A raft of changes including driverless buses, new railway stations and even a congestion charge are being considered by Guildford Borough Council
07:38, 21 SEPTEMBER 2015
BY JAMES WATKINS
The Guildford town centre gyratory
Driverless buses, a car-free route to the town centre, and new railway stations are all options being considered as part of a wide-ranging plan to move traffic out of Guildford town centre.
While councillors have admitted Guildford’s congestion issues cannot be fixed, if the public backs plans to pedestrianise parts of the town centre, drastic infrastructure and sustainable travel changes will have to be made to the wider system.
In the draft town centre masterplan, published at the end of July, there are proposals to change the much-maligned Guildford one-way system, including focusing pedestrian-only areas around Onslow Street and the possibility of opening the High Street bridge to traffic.
A wider transport plan is due to be published in March, which could include the driverless buses, about which the council has approached experts at the University of Surrey, and new railway stations at Park Barn and Merrow.
Councillor Matt Furniss, Guildford Borough Council ‘s lead councillor for infrastructure and environment, said if the public agrees with the current masterplan suggestions for greater pedestrianisation of the gyratory, during the six-week consultation from October 2, it will affect the wider road network, and sustainable travel will need to be encouraged.
Part of this is the “sustainable corridor”, a new pathway incorporating the existing road network which will run from Burpham to the university, restricted to buses, cycles and pedestrians only.
“The masterplan isn’t just about infrastructure, it is to decide what the vision is for the town depending on what people want to see in the town,” said Cllr Furniss.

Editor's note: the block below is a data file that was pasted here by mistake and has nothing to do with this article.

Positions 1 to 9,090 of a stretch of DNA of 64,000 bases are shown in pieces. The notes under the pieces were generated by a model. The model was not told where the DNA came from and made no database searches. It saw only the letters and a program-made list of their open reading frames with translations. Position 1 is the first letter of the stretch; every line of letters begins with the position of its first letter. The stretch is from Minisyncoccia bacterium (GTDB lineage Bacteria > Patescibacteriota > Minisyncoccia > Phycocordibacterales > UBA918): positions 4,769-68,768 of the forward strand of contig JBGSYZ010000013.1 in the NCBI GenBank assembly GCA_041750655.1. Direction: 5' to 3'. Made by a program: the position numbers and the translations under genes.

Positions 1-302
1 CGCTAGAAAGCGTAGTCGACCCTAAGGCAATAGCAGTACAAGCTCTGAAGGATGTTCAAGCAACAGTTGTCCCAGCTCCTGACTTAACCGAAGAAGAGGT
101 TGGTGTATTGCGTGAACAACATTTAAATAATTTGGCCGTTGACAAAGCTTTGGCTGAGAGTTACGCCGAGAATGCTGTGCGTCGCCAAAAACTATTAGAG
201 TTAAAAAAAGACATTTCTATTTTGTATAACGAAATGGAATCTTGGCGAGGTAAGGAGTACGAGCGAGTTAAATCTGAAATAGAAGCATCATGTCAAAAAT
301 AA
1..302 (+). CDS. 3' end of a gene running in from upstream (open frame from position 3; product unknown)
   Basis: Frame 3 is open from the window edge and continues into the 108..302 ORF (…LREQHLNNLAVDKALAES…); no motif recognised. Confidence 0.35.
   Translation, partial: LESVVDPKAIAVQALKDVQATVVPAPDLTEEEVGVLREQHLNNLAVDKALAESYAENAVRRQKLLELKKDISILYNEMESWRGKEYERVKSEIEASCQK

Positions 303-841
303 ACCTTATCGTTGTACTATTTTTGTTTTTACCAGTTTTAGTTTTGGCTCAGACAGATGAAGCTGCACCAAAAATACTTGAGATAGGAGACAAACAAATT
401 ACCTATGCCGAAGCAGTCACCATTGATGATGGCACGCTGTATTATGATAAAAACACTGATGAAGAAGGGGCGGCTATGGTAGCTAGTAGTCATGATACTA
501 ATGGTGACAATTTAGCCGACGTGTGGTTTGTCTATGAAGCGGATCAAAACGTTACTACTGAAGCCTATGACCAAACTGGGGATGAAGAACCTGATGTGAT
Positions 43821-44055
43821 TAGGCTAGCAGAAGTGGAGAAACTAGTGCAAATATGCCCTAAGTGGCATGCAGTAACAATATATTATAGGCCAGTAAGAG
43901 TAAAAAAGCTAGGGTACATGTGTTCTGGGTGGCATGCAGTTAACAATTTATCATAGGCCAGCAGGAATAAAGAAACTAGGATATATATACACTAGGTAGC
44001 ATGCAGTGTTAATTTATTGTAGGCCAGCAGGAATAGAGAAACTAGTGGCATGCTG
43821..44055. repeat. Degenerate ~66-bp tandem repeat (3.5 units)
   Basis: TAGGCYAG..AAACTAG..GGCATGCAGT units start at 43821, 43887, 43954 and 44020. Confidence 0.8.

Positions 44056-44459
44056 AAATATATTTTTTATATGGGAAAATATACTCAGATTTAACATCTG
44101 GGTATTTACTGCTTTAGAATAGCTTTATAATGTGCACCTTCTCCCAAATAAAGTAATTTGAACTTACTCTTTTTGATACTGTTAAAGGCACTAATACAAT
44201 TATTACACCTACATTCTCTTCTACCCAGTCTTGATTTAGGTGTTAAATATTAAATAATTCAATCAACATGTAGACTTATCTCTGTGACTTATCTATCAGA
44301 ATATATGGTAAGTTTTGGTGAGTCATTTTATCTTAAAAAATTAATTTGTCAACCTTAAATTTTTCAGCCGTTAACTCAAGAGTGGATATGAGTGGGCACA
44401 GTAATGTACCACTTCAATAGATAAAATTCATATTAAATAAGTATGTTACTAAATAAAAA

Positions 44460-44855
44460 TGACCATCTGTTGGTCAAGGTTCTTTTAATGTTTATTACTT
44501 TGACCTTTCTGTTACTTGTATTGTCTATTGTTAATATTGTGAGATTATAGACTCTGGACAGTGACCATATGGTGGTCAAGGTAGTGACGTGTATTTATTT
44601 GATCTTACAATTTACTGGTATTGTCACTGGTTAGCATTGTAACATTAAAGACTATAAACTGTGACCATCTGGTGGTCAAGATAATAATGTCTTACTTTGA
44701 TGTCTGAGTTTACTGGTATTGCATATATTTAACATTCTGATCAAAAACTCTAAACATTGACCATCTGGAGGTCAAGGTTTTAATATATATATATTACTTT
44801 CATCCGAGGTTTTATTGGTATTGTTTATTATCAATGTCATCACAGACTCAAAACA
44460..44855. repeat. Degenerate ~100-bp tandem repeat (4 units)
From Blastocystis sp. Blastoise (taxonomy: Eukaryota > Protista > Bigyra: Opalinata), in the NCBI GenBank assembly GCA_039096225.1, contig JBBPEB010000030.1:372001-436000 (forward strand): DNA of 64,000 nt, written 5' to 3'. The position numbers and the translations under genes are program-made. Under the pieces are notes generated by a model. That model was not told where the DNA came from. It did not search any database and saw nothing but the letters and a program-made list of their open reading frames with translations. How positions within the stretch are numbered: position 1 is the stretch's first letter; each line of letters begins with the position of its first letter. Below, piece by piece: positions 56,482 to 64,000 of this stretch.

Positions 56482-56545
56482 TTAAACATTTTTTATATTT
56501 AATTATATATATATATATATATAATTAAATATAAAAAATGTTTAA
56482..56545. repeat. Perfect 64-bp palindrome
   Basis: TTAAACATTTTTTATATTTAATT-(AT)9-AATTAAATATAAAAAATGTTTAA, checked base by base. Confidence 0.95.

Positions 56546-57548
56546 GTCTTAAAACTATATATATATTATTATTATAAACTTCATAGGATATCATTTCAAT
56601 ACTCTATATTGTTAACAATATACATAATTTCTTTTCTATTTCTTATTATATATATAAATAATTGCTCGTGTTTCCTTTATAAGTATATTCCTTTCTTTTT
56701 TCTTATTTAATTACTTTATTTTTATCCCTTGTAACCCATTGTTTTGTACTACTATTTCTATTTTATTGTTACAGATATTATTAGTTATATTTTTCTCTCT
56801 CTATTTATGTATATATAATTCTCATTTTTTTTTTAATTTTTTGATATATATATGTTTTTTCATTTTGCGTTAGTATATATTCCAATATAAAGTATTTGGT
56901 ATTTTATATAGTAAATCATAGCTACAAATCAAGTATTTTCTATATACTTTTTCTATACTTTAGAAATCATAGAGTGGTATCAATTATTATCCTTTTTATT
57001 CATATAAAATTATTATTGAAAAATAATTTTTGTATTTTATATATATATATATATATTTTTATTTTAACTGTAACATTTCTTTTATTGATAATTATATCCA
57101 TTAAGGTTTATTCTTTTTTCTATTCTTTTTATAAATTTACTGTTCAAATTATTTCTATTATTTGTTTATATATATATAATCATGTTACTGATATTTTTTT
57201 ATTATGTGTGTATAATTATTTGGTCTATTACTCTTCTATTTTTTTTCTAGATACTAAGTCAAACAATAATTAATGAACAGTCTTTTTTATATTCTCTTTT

“The key thing for the town centre masterplan is what do the public want the town to look like.
“If pedestrianisation is what they are going for, it will have an effect on the road network and it does mean we need a greater buy-in to using alternative means of transport because only by that will it all start to work.
“To get anything in the town centre itself we need to find a way of reducing the travel around the gyratory.
“What we are really pushing for is a ‘drive to’ and not ‘through’ policy.”
Cllr Furniss said major infrastructure such as a tunnel or bridge in the town centre would not be justified as less than 10% of traffic going through the town is from the south to the A3.
While a congestion charge has been mooted, Cllr Furniss said he is not in favour, believing it would not work in Guildford.
Part of the plan is to encourage people to use “interceptor car parks” before they reach the gyratory. One proposal could be to expand Millbrook with an extra storey.
Another suggestion is a new junction into Bedford Road car park, to save motorists having to go around the gyratory in order to park there, and there are two possible scenarios for a new-look gyratory in the masterplan.
However, Cllr Furniss said the gyratory is not an infrastructure project being looked at in isolation.
The detailed transport plan for the wider borough is expected to be published in March next year, but Cllr Furniss said the council is investigating opening new railway stations at Park Barn and Merrow and junction improvements on the A3.
He said the council has also approached the University of Surrey to investigate the possibility of using radar and satellite technology to create driverless buses that will use the sustainable corridor.
Feasibility studies are still taking place, but it is likely the proposed route of the corridor would come from a new park and ride by the A3 at Burpham, and use much of the existing road network without the need to build new roads.
It will then head down Parkway and Ladymead, along Walnut Tree Close and connect with what is known as Yorkies Bridge, which crosses to the Stag Hill university campus, and would also create a link with the hospital and research park.
Its position, Cllr Furniss said, while not set in stone, allows for the potential to bolt on the pathway to the possible development as part of the Slyfield Regeneration project.
“This will enable better traffic flow for ordinary car users, and provide a safer bus route for buses, pedestrians, and cyclists,” added Cllr Furniss.